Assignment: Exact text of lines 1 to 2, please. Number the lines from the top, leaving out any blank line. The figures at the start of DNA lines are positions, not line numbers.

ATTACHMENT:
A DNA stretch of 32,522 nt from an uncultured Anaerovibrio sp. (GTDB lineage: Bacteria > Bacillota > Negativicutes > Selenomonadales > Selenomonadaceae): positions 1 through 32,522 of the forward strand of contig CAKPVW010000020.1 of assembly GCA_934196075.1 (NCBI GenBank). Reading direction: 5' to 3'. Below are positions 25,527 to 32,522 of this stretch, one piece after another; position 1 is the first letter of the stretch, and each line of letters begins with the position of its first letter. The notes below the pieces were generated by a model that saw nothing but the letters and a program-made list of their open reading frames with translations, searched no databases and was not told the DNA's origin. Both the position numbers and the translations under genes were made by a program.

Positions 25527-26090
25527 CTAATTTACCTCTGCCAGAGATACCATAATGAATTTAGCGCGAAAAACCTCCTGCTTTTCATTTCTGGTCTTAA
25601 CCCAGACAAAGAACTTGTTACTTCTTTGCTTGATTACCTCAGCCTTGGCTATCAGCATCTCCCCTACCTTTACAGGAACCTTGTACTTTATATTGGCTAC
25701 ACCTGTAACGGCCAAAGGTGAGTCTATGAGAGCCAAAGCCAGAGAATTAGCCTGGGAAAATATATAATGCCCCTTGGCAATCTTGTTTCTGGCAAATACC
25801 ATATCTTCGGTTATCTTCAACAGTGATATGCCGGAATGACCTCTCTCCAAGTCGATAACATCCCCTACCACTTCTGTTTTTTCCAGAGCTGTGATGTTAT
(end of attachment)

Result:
A DNA stretch of 32,522 nt from an uncultured Anaerovibrio sp. (GTDB lineage: Bacteria > Bacillota > Negativicutes > Selenomonadales > Selenomonadaceae): positions 1 through 32,522 of the forward strand of contig CAKPVW010000020.1 of assembly GCA_934196075.1 (NCBI GenBank). Reading direction: 5' to 3'. Below are positions 25,527 to 32,522 of this stretch, one piece after another; position 1 is the first letter of the stretch, and each line of letters begins with the position of its first letter. The notes below the pieces were generated by a model that saw nothing but the letters and a program-made list of their open reading frames with translations, searched no databases and was not told the DNA's origin. Both the position numbers and the translations under genes were made by a program.

Positions 25527-26090